Corvallis Good Samaritan Union Members Authorize ULP Strike in Historic Vote

gsrmc-strike-vote-1On Tuesday, May 8, healthcare workers at Good Samaritan Regional Medical Center (GSRMC) in Corvallis, Oregon overwhelmingly voted “yes” to authorize an unfair labor practice strike if the hospital’s interference with workers’ rights continues to impede progress on their key issues.

SEIU 49 represents 416 service, maintenance, and technical workers in the hospital, and the vote came one week after workers at Albany General Hospital, also in the Samaritan Health System, held a strike vote. The strike votes were the first in the history of both hospitals.

Affordable healthcare and wage parity with other hospitals in the Samaritan Health System are at the heart of the negotiations. The hospital recently disclosed that the system earned $8 million in net income from employee healthcare premiums in 2017—but despite this wealth, many union members report having been sent to collections after being unable to pay for medical care received within their health system. Other workers report having deferred medical care due to high out-of-pocket costs.

Additionally, many workers at GSRMC make significantly lower wages than employees working the same jobs at other hospitals, including Samaritan workers at Albany General Hospital only 11 miles away.

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ER Nurses at GSRMC, who are members of the Oregon Nurses Association, showed solidarity for SEIU 49 union members after their strike vote.

Susan Cook is a unit aide and bargaining committee member who has worked at GSRMC for 21 years. A single mother Cook raised five children; her youngest has cerebral palsy and depends on her health insurance. She shares concerns with her coworkers about pay, the affordability of their medical care, and their ability to continue providing for their families if the hospital doesn’t improve their current wage proposals.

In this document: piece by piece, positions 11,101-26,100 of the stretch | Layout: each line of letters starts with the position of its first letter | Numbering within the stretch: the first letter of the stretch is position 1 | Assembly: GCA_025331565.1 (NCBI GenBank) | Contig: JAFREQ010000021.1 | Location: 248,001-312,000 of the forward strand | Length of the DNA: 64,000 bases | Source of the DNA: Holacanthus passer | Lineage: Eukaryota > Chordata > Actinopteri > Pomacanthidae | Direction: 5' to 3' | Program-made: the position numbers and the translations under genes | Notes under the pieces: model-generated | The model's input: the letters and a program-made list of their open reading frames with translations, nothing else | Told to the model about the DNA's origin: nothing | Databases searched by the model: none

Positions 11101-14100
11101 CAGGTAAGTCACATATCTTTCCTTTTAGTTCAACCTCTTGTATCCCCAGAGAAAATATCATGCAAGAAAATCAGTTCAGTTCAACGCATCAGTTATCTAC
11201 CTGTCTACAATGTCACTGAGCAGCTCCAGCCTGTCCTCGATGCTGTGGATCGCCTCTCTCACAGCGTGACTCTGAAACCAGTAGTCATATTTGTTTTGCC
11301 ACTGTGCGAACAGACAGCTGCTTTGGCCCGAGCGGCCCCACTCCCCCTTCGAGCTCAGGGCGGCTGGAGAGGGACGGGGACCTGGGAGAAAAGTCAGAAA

“When I first started working at the hospital, our copays for doctor visits were $5, and that has steadily gone up. Now we’re paying $25 for routine visits and $40 for specialists,” said Cook. “I’ve worked a lot of overtime to make ends meet over the years, and I contribute to my retirement plan, but I don’t expect to be able to retire until I’m 75 or 80. A fair contract would give us equal pay for equal work in the Samaritan system, and lower our copays.”

Lynn Moran is also a unit aide and bargaining committee member who is taking a strong stand for a fair contract. “I would love to see this hospital be more marketable,” said Moran. “We lose a lot of good staff because our wages are low and we’re constantly understaffed.”

Negotiations between the union and management began in January, and workers are hoping to make progress on their issues at the next scheduled bargaining date on May 17.

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